Romare Bearden is considered one of the most important American artists of the 20th century. He depicted aspects of Black culture in a Cubist style. Considered one of the most important American artists of the 20th century, Romare Bearden’s artwork depicted the African American culture and experience in creative and thought-provoking ways. Born in North Carolina in 1911, Bearden spent much of his career in New York City. Virtually self-taught, his early works were realistic images, often with religious themes. He later transitioned to abstract and Cubist style paintings in oil and watercolor. He is best known for his photomontage compositions made from torn images of popular magazines and assembled into visually powerful statements on African American life.
Born September 2, 1911, in Charlotte, North Carolina, Bearden was the only child of Richard and Bessye Bearden. The family moved to New York City when he was a toddler. Bessye was a reporter for a leading Black newspaper and eventually become president of the Negro Women’s Democratic Association. The household was a gathering place for Harlem Renaissance luminaries such as W.E.B. DuBois, Langston Hughes and Duke Ellington.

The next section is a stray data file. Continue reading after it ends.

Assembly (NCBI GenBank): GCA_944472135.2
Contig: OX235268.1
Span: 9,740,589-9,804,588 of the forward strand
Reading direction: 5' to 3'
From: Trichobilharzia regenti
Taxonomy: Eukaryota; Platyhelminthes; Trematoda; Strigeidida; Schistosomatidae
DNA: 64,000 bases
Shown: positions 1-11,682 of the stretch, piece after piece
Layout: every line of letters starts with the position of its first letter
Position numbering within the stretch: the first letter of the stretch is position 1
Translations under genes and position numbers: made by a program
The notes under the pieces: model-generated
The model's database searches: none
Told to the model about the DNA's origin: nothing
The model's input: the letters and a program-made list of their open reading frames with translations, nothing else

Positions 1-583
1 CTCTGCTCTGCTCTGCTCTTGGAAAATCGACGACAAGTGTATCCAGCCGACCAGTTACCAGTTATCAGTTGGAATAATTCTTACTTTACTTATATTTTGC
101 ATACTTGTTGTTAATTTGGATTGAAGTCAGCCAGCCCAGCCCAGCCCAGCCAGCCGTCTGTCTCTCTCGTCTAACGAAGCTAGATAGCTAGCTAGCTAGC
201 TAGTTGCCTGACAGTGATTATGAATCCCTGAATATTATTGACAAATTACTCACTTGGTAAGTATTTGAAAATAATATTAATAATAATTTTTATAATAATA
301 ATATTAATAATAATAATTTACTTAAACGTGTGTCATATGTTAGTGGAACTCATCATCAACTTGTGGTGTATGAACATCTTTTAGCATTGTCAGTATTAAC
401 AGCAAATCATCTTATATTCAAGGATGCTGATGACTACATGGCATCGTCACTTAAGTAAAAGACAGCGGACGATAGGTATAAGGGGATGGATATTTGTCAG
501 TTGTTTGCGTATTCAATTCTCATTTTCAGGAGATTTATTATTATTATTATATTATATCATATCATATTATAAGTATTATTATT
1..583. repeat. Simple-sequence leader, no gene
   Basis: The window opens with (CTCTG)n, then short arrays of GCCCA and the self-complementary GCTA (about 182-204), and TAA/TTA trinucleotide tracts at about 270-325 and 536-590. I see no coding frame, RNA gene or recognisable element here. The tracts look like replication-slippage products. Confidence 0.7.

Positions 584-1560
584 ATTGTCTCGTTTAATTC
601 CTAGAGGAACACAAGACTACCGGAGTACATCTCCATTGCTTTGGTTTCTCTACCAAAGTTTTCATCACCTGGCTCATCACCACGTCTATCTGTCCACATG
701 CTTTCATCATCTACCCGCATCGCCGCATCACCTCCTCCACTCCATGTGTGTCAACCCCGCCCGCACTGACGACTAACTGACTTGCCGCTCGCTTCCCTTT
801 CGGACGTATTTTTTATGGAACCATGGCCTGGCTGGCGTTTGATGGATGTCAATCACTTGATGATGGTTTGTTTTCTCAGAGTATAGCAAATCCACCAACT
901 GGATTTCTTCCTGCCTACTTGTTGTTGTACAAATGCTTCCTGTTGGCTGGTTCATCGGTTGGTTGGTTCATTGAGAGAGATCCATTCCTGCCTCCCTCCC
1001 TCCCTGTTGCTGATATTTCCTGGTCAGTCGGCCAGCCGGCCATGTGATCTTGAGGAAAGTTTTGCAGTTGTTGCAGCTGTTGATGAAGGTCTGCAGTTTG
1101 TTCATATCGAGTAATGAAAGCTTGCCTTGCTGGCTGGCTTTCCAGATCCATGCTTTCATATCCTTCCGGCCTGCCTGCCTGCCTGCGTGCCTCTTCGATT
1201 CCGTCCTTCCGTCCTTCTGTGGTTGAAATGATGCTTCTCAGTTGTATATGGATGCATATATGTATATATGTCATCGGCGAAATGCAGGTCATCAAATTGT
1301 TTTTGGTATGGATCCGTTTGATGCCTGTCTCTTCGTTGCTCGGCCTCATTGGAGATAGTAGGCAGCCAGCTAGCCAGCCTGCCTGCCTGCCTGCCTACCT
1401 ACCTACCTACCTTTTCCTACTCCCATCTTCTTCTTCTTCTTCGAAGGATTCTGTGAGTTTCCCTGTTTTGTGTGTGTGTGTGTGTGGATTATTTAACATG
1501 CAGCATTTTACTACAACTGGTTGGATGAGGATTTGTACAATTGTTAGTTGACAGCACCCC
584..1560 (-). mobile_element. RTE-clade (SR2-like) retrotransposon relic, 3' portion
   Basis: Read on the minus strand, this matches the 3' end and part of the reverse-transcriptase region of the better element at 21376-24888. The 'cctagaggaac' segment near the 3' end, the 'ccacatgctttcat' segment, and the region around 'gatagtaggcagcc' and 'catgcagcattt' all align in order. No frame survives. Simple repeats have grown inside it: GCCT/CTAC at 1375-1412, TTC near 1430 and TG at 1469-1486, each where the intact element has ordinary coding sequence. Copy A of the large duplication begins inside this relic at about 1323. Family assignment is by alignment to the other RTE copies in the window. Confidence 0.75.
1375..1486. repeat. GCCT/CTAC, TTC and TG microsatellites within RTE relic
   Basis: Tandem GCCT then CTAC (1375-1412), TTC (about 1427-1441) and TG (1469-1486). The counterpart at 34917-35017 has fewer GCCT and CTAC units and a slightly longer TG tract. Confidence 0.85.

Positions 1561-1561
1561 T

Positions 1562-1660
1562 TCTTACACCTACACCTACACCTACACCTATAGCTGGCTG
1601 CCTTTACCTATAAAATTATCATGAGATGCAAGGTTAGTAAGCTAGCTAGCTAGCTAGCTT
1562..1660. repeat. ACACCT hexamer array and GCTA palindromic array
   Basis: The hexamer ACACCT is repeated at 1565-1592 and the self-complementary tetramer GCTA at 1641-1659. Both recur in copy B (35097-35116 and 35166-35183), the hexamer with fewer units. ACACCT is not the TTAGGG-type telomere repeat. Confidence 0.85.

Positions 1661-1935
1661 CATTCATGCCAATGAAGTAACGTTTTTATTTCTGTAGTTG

After graduating from high school in Pittsburgh, Pennsylvania, where he was living with his maternal grandmother, Bearden played a little semi-pro baseball in Boston. He returned to New York City to attend college, with plans to go to medical school. He majored in science at New York University and graduated with a bachelor’s degree. But while there, he worked on the school humor magazine as a cartoonist and in his senior became its editor. After college he joined a Black artist group and became excited about modern art, particularly Cubism, Futurism, post-Impressionism and Surrealism. He traveled to France to study at the Sorbonne. Continue reading from Biography